I wrote of this Eurabian moment here and here. Calling for death to America, death to Israel, that's ok. Incendiary antisemitic cartoons that run on a daily basis against the Jews in the Arab Islamic press? Accusations of blood libel against the Jews? Part of the school curriculum.
All of this began when Danish author Kåre Bluitgen had difficulties in getting artists to illustrate his book about Muhammad due to fear of reprisals from Islamic extremists. Jyllandsposten, Denmark's largest newspaper, responded by asking 40 illustrators to make drawings of Muhammad, and published twelve in this Saturday's edition. Not all of them were good, but here's the best one, made by Kurt Westergaard
Jihad Watch queried if the murderers of Theo van Gogh were seeking to deter other European artists from taking up Islam as a subject for artistic discussion, the Jamaat-e-Islami party in Pakistan is offering a reward to anyone who kills any of the artists.
And the Radical Islamists want the UN to sanction this?
Radical Islam's intimidation campaign in Europe comes from Denmark, thanks to Filtrat.
Muslims seek UN resolution over Danish prophet cartoons
CAIRO (AFP) - The Muslim world's two main political bodies have said they were seeking a UN resolution, backed by possible sanctions, to protect religions following the outcry caused by publication in Scandinavia of cartoons depicting the Prophet Mohammed.
Organisation of the Islamic Conference secretary general Ekmeleddin Ihsanoglu told reporters in Cairo Sunday that the international body would "ask the UN general assembly to pass a resolution banning attacks on religious beliefs."
The deputy secretary general of the Arab League, Ahmed Ben Helli, confirmed that contacts were under way for such a proposal to be made to the United Nations.
"Consultations are currently taking place at the highest level between Arab countries and the OIC to ask the UN to adopt a binding resolution banning contempt of religious beliefs and providing for sanctions to be imposed on contravening countries or institutions," he said.
Twelve cartoons depicting the Prophet Mohammed, published in Denmark's Jyllands-Posten daily last September and reprinted in a Norwegian magazine earlier this month, sparked uproar in the Muslim world where images of the prophet are considered blasphemous.
Officials in Muslim countries and various religious bodies have expressed anger at the cartoons, while the editors of the newspapers have defended their publication on the grounds of freedom of expression.
Muslim wrath has spread rapidly in the Middle East with Gulf retailers pulling Danish products off their shelves and protestors gathering outside Danish embassies.
Syria and Bahrain were the latest Arab countries to join the chorus.
Consider this, Syria...........murderers, invaders.............outraged.
"Syria calls on the Danish government to take the necessary measures to punish the culprits. The dialogue of civilisations is based on mutual respect," said an official quoted by the official Syrian news agency on Sunday.
The Bahraini cabinet, at a meeting on Sunday, condemned the cartoons "which are a deliberate attack against the glorious Prophet Mohammed and have angered Muslims the world over."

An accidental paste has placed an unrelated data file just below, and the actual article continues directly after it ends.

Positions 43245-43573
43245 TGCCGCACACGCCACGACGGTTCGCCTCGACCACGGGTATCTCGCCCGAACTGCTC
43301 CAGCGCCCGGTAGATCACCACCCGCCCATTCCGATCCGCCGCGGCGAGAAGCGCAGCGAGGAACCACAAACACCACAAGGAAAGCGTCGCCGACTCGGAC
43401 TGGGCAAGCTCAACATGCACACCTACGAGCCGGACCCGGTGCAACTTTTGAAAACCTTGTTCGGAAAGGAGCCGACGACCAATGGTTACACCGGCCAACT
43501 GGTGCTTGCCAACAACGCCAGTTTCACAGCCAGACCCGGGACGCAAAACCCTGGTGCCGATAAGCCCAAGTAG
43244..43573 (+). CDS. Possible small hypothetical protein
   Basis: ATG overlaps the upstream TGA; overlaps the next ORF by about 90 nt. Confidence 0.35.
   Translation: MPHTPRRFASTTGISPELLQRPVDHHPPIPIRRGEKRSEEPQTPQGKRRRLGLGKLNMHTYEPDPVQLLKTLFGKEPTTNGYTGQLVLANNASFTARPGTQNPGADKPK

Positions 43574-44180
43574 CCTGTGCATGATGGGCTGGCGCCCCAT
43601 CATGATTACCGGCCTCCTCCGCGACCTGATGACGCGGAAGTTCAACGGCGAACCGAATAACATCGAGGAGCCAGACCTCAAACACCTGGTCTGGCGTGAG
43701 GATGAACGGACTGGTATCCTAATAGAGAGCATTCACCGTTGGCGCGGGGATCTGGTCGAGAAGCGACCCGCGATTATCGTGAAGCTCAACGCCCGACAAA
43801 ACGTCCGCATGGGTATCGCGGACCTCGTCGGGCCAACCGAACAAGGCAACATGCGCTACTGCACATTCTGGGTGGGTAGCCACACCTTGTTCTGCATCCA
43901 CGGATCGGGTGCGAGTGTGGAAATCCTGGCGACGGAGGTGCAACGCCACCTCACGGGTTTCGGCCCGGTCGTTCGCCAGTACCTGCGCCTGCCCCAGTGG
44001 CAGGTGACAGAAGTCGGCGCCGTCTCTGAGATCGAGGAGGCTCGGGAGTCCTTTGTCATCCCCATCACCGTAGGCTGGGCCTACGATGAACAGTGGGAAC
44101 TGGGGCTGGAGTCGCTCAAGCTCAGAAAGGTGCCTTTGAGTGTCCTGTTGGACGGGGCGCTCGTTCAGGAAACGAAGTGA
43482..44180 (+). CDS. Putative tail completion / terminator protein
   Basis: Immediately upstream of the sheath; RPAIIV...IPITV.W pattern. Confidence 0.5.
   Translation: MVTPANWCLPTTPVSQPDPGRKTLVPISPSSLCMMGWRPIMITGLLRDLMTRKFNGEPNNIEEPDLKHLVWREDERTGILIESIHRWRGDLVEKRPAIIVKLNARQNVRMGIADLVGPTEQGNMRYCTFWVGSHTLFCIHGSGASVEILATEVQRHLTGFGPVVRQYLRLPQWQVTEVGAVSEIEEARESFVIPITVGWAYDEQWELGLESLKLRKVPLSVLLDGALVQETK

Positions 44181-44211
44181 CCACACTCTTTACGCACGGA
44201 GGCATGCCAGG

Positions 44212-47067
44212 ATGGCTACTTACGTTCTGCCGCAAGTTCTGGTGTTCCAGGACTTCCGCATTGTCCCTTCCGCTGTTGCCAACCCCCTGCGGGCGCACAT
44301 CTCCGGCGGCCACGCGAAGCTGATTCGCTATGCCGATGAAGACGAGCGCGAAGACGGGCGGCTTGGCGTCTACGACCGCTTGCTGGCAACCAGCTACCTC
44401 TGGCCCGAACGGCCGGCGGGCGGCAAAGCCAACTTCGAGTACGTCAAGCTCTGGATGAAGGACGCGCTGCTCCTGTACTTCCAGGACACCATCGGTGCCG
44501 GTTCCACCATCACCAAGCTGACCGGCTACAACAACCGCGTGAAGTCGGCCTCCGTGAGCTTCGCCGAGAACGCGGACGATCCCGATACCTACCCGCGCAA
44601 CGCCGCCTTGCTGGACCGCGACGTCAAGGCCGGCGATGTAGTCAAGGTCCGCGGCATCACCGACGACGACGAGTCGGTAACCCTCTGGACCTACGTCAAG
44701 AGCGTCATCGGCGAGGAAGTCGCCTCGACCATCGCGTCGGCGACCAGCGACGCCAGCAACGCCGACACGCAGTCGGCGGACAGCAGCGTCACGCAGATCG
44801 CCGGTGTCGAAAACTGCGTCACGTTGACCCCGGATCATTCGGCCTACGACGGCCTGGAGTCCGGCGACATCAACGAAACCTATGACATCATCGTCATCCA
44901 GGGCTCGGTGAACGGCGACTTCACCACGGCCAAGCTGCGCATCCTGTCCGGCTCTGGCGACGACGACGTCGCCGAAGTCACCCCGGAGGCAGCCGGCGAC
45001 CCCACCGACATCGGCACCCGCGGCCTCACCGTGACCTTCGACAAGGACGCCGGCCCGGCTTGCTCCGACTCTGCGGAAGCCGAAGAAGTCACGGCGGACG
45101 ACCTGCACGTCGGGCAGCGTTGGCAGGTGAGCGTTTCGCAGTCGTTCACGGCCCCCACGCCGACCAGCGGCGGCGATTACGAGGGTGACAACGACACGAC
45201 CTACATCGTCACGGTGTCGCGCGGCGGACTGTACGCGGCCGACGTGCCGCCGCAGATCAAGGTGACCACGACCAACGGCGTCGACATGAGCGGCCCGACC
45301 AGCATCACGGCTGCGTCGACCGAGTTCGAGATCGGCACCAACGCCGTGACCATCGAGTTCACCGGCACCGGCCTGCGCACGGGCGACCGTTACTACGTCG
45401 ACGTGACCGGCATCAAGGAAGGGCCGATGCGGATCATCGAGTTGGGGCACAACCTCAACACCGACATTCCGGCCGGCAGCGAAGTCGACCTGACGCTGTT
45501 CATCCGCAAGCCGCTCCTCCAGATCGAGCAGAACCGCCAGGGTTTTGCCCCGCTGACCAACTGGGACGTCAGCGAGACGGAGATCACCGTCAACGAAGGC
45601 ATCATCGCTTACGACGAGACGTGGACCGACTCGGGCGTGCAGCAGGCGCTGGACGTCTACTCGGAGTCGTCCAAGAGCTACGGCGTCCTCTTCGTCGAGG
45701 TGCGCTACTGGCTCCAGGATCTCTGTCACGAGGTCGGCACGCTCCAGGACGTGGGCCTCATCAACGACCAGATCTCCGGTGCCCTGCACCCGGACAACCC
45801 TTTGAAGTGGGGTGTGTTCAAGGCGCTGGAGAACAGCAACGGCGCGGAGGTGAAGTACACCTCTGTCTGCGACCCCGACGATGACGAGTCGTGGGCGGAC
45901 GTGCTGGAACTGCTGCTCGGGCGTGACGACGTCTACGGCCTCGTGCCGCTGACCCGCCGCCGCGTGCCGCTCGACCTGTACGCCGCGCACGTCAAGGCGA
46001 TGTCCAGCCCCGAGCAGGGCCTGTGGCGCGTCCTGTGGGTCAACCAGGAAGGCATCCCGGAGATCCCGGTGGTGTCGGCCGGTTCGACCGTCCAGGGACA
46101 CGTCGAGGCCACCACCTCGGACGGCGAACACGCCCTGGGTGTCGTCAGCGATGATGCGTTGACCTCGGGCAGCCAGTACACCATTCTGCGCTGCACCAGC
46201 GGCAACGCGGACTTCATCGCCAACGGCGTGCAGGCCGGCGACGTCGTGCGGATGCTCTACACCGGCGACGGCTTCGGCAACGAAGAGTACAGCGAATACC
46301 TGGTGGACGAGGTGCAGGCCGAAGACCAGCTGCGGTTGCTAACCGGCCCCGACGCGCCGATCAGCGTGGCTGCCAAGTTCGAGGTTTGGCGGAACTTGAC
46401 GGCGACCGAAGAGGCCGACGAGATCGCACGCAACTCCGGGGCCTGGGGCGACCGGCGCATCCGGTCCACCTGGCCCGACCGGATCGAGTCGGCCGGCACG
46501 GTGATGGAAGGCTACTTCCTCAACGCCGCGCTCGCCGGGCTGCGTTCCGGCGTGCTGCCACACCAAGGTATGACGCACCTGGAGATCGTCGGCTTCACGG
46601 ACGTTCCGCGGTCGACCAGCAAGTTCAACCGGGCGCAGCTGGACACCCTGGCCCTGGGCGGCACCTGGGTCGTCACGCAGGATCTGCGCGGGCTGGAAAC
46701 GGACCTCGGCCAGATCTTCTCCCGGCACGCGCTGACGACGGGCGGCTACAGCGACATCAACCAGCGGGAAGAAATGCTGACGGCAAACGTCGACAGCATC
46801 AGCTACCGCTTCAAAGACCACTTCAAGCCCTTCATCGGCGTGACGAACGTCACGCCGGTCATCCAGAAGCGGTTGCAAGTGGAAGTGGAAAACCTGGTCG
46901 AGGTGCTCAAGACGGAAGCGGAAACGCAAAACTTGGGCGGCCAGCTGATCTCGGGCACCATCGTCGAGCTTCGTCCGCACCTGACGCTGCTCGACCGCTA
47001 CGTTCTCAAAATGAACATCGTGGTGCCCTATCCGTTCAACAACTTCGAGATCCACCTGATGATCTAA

State Minister for Cabinet Affairs Sheikh Ahmed Attiyatallah al-Khalifa said the government "warned against the negative repercussions" of the cartoons' publication.
Sheikh Adel al-Mouwdah, a salafist member of the Bahraini parliament, also announced that Islamist organisations had set up a "committee for the defence of the Prophet Mohammed".
Want to see all the cartoons, go to Further Adventures of Indigo Red here
Who needs defending? The victims of Radical Islam
"We demand an apology from the Danish government and from the newspaper that published the caricatures," he told AFP.
"We are going to launch a campaign for the boycott of Damish products in order to send a message to the Danes and to the Danish government,' he added.
"Regardless of all the acts of extremism and terrorism that are taking place, there are red lines," said the official, one of the main radical Muslim leaders in Bahrain.
There you go.
A poll published on Saturday showed that a majority of Danes felt their government should not apologise over the cartoons.
If the UN even touches this, it ought to be disbanded. They are still dying in dying by the tens of thousands at the hands of the Sudanese Radical Islamic government and the UN is going to feign outrage over utter nonsense?
Solomonia has an interesting post on the Danish cartoon scandal with some pertinent comments about the insecurity it reveals about “a shockingly weak and fragile religion of over a billion people.”
UPDATE: January 31
Norwegians Told to Leave Gaza
Norway's Foreign Ministry was heeding a warning Monday from Islamic groups that want all Scandinavians out of Gaza. The groups claim the Scandinavians have offended them by printing controversial caricatures of their prophet Mohammed. Armed members of the al-Aqsa Martyrs Brigade handed out pamphlets in Gaza encouraging Danes and Swedes to leave, and burned a Danish flag. Norwegian Foreign Minister Jonas Gahr Store last week urged Norway's embassies to apologize for the caricatures, but that has spurred counter-criticism that Muslim countries should respect freedom of expression. (Aftenposten-Norway)
See also Poll: Denmark Should Not Apologize for Cartoons
A majority of Danes feel their government and media should not apologize to Muslims for controversial cartoons published in the daily Jyllands-Posten last September and reprinted in a Norwegian magazine this month. In a poll for Danish Radio Saturday, 79% said Prime Minister Rasmussen should not apologize on Denmark's behalf. (AFP/Yahoo)
See also Caricature of Mohammed Leads to Boycott of Danish Goods - Hassan M. Fattah (New York Times)
UPDATE: Going against the will of the people, the dhimmi newspaper apologized. Argh.